“We’ve only dug a little hole for ourselves, we have to dig it MUCH bigger. It has to stay open for at LEAST 6 months! Look at how much money we spent on it!” That’s how most organizations behave. The really successful organizations are willing to learn from their mistakes.
If the web was a digestive system, it would have no capacity to poop.
It just gets bigger and bigger and bigger.
IMAGINE IF CONTENT SMELLED
If you came in in the morning and opened your computer and were blown back by a rotting smell and you think ‘oh Lordy, I’ve gotta go delete those old pages!’
Digital is such a dark, empty space. We never get enough feedback. Many of the more progressive organizations they’re looking at ways to create a feedback environment that brings feedback environment INTO the organizations so we can see and feel what happens to the customer in the digital space.
Toyota has developed Simon, an orb type machine with lights and colors hooked up to the metrics of the website and it goes red when page speed is too long and people care about it!!
Finding ways to bring the experience of your customers outwards to the organization is very important. To create physical representations or artifacts of the customer experience is important.
The value of simplicity –
Gerry got to work with the company that made the damn milk cartons nobody could open EVER. He asked why they did it – they said operational efficiency. Their objective as engineers were to get as many cartons in the box and the most boxes on the shipping item as possible. That was their goal – cost efficient and cost reduction in the process. They didn’t care that the customer had a hard time opening the milk!
But they care today. Now there’s a screw-cap and cartons are easy to open.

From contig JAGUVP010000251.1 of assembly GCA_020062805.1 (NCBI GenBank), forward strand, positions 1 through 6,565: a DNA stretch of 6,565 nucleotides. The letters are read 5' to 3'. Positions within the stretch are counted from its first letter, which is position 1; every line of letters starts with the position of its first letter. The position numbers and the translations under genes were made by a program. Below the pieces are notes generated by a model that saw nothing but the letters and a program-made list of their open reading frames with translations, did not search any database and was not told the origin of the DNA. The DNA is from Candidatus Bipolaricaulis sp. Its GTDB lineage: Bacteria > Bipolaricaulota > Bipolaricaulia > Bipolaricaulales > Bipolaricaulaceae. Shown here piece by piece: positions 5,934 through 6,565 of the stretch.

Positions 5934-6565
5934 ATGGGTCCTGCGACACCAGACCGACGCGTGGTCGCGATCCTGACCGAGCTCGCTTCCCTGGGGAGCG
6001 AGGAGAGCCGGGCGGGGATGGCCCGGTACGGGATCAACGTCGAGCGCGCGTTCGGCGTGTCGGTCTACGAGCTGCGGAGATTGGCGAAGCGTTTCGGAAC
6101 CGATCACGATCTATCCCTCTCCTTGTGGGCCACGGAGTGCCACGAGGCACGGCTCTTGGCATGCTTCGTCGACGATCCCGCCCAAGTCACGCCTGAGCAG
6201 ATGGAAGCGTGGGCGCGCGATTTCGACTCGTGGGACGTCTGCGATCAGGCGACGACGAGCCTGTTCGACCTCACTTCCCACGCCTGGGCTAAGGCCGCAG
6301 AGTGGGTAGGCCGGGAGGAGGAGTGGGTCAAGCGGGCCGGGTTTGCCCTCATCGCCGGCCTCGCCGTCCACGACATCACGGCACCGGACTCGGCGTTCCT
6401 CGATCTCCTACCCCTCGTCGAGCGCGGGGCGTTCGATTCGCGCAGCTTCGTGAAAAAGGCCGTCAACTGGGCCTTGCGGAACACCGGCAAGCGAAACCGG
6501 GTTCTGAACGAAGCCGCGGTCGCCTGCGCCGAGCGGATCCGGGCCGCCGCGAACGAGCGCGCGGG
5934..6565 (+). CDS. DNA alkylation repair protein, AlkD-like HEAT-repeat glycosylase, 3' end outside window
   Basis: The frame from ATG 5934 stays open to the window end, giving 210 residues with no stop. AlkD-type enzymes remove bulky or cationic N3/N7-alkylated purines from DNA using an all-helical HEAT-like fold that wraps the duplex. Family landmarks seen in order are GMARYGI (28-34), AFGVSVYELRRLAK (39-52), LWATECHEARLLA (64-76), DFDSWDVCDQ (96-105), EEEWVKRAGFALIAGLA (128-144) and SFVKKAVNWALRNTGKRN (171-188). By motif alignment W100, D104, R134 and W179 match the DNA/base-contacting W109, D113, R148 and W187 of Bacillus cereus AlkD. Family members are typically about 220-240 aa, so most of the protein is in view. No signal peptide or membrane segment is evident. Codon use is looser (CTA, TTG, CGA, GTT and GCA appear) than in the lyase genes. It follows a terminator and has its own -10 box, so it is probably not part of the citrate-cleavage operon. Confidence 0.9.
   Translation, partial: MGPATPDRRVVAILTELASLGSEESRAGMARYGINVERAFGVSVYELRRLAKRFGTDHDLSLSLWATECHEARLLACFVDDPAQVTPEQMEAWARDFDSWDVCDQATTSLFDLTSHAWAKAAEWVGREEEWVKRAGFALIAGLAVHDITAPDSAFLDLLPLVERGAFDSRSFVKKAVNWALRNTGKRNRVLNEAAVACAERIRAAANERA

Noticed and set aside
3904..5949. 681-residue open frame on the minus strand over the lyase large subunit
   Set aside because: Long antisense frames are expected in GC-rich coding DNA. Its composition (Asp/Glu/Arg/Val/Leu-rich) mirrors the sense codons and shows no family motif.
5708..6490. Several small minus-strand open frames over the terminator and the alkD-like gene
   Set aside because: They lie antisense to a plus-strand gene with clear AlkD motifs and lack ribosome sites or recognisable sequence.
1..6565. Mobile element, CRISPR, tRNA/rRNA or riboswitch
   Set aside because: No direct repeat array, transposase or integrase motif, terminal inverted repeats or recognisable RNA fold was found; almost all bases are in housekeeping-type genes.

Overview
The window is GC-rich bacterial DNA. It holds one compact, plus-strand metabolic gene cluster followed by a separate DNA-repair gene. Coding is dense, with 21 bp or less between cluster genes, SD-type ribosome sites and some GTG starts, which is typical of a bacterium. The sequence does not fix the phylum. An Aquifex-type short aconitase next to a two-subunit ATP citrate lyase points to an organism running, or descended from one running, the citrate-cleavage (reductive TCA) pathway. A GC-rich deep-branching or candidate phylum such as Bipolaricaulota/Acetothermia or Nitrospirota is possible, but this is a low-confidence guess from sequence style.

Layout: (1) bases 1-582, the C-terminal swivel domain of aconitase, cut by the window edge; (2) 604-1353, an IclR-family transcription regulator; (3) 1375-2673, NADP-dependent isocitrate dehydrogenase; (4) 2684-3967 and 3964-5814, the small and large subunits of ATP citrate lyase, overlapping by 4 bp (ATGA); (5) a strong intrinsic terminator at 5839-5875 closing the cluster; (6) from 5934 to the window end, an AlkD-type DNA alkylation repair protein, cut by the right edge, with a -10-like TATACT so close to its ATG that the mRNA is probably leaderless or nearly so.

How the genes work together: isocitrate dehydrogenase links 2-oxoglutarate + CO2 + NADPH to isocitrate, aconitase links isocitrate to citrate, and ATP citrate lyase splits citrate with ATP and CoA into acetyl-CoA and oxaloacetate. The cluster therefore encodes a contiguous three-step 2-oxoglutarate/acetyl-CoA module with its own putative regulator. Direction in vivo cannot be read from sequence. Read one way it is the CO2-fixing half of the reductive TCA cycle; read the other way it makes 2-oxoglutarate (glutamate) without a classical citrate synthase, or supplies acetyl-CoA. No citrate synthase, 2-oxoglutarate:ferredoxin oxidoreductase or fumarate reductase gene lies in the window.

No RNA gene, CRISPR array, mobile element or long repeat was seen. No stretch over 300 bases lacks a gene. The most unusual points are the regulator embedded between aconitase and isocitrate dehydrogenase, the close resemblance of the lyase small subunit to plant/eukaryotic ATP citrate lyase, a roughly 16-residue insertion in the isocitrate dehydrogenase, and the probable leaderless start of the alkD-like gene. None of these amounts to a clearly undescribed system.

And why do they have to care today when they didn’t 15 years ago? Customers have changed.
We are dealing with customers with higher and higher opinions of themselves and lower and lower opinions of organizations.
So there’s been a big shift in psychology of customers and acceptance of poor service.
AirBnb did some silly stuff with the website in 2015 and 2016, and they ended up just doing what they should have – put the booking form right up front because that’s all people want to do – book a damn room.
They had a horrible form they helped simplify – and that simplicity resulted in a huge drop in tickets opened and support calls (over 50%). Simplicity results in huge organizational value but we HAVE TO MEASURE IT.
Gov.uk has done tremendous work. They looked at a long, convoluted page and reduced it to literally one sentence. They had 50 pages of content with 1 tool, 1 transaction, and they turned it into a yes/no question, a logic-tree.
We can simplify so much stuff and it delivers SO MUCH VALUE in the process.
This is the challenge – the balancing act we have. If we push so much complexity onto the user, they will avoid using us or it undermines the credibility of the organization or agency. The credibility and trust collapses.
What we’re looking for is a balance where there’s enough simplicity but the complexity doesn’t overwhelm us internally. We get here by constant iteration, by designing with people instead of for them.
Humility, agility, and a focus on simplifying to the point (not beyond it) where the maximum value can be achieved.